Five Key Takeaways from Florida Derby Day

The Sport
Maximum Security, with Luis Saez in the irons, won the March 30 Florida Derby by 3 ½ lengths. (Bob Coglianese/Gulfstream Park)

Tom Pedulla presents five key takeaways from the Florida Derby and other stakes races Saturday at Gulfstream Park:

Luis Saez celebrates with Maximum Security. (Lauren King/Coglianese Photos)

RAPID RISE: Maximum Security, undefeated through four starts, needed a little more than three months to go from a colt made available for a mere $16,000 in his Dec. 20 debut in a claiming race at Gulfstream Park to a commanding winner of a Grade 1 contest, the $1 million Florida Derby. The meteoric rise of the son of New Year’s Day, a homebred for monied owners Gary and Mary West, begged one question of trainer Jason Servis. Why was Maximum Security ever priced at $16,000? Servis suggested there were some physical issues. “He had some stuff I’d rather not get into, but yeah, he had a few things,” the trainer said. He remembers nonetheless that he felt a sense of relief when his enormous gamble paid off with a runaway victory and he retained the horse. “I think I called the office right away, “Were there any claims?’ They said ‘No’ and I was like ‘Whew.’”

PACE MAKES RACE: With the benefit of hindsight, perhaps it should not have been surprising when Maximum Security opened up on 10 rivals turning for home in the 1 1/8-mile Florida Derby. He made an easy lead for jockey Luis Saez and took control through an opening quarter of a mile in 24.42 seconds. He was as relaxed as could be as the opening half-mile went in a leisurely 48.98 seconds en route to a final time of 1:48.86. Servis was ecstatic as he watched that unfold. “I thought Luis did a great job of getting him out there and backing it up,” he said. Hall of Fame trainer Shug McGaughey, whose Fountain of Youth Stakes winner Code of Honor settled for third, was dismayed by a lack of pace that made it nearly impossible for his horse to close. “If he comes back all right, I don’t see any reason to give up,” McGaughey said. “It was just a very, very oddly run race.”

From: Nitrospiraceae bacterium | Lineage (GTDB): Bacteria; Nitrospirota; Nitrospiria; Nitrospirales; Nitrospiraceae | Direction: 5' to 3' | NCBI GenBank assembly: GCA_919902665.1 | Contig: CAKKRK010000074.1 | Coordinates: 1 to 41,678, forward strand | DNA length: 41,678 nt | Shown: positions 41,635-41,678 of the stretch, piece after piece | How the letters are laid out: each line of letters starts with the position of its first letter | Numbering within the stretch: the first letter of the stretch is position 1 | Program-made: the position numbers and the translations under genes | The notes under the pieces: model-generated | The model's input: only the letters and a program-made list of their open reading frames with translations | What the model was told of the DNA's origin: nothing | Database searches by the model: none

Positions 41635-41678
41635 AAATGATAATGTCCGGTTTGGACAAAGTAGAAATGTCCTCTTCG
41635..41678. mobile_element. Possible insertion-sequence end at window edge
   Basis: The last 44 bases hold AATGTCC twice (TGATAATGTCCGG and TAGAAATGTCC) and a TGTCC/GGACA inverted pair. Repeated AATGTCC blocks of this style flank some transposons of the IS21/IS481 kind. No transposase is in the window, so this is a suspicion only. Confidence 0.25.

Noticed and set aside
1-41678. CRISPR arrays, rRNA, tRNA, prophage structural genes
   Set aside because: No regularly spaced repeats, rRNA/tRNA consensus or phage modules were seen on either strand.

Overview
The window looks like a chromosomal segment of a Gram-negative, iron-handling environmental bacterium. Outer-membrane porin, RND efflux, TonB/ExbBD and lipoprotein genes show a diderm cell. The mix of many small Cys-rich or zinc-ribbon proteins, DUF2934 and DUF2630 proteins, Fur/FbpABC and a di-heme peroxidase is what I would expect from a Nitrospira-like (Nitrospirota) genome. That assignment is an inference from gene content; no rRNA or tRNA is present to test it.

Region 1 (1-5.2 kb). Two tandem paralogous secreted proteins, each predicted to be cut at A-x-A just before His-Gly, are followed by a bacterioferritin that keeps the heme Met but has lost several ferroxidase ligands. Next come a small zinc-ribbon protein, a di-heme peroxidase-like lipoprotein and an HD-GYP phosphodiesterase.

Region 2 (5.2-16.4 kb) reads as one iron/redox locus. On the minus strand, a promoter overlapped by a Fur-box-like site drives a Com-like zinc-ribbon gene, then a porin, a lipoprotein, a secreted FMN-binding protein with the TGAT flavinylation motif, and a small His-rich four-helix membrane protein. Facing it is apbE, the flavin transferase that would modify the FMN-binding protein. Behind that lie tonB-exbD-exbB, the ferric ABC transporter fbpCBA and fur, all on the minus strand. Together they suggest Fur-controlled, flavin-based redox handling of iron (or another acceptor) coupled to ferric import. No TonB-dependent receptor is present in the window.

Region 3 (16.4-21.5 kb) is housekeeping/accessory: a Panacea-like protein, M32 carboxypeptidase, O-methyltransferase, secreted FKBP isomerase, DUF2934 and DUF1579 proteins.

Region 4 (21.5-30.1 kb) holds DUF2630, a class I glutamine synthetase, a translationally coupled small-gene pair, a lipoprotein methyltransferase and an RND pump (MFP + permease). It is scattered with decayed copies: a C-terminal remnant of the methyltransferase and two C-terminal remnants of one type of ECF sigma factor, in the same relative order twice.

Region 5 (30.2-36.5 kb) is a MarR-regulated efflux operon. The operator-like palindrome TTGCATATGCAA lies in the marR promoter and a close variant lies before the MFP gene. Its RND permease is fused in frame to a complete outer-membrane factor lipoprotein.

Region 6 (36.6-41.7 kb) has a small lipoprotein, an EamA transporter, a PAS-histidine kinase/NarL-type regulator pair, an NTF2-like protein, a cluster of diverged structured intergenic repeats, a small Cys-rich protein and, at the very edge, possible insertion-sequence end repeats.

TIME TO REGROUP: Hidden Scroll appears to have vast potential. For now, it is unrealized. He was a beaten favorite when he ran fourth in the Fountain of Youth Stakes and produced another disappointing result for Hall of Fame trainer Bill Mott when he finished sixth as the 9-5 top choice in the Florida Derby. “We probably bit off more than we could chew at this point,” Mott said. “We’ll back off and kind of start over with him.” Javier Castellano, who rode Hidden Scroll in the Florida Derby, indicated his horse lacked punch. “We start developing these horses and start pointing them to the Kentucky Derby and I think it caught up with him at the wrong time,” he said.

Champagne Anyone (Eclipse Sportswire)

POP THE CHAMPAGNE: Champagne Anyone, third in the Grade 3 Forward Gal Stakes and third in the Grade 2 Davona Dale Stakes, finally broke through at Gulfstream Park when she scored by half a length in the Grade 2 Gulfstream Park Oaks for her first stakes triumph. The addition of blinkers appeared to make all the difference for trainer Ian Wilkes and jockey Chris Landeros. “She’s a filly that doesn’t like Chris to ask her to be in the race, ask her to travel,” Wilkes said. “I had to do something different. That’s why I put the blinkers on and she traveled really well with the blinkers.” Wilkes could not help but add, “It’s like any good woman. You’ve got to ask them, not tell them.”

ONE TO WATCH: Trainer Chad Brown believes he has much to work with after Dunbar Road, a $350,000 yearling purchase for Peter Brant, was beaten by half a length in the Gulfstream Park Oaks in only her second career start. The attractive daughter of Quality Road lost valuable ground when she traveled wide around the final turn for jockey Irad Ortiz, Jr. “She’s a little green on the turns still, but she finished the race off well,” Brown said. “She just came up a little short.” The second-place effort was worth 40 qualifying points for the May 3 Longines Kentucky Oaks. “I’m inclined to take a shot in the Oaks,” Brown said. “I think she’ll like the mile and an eighth.”

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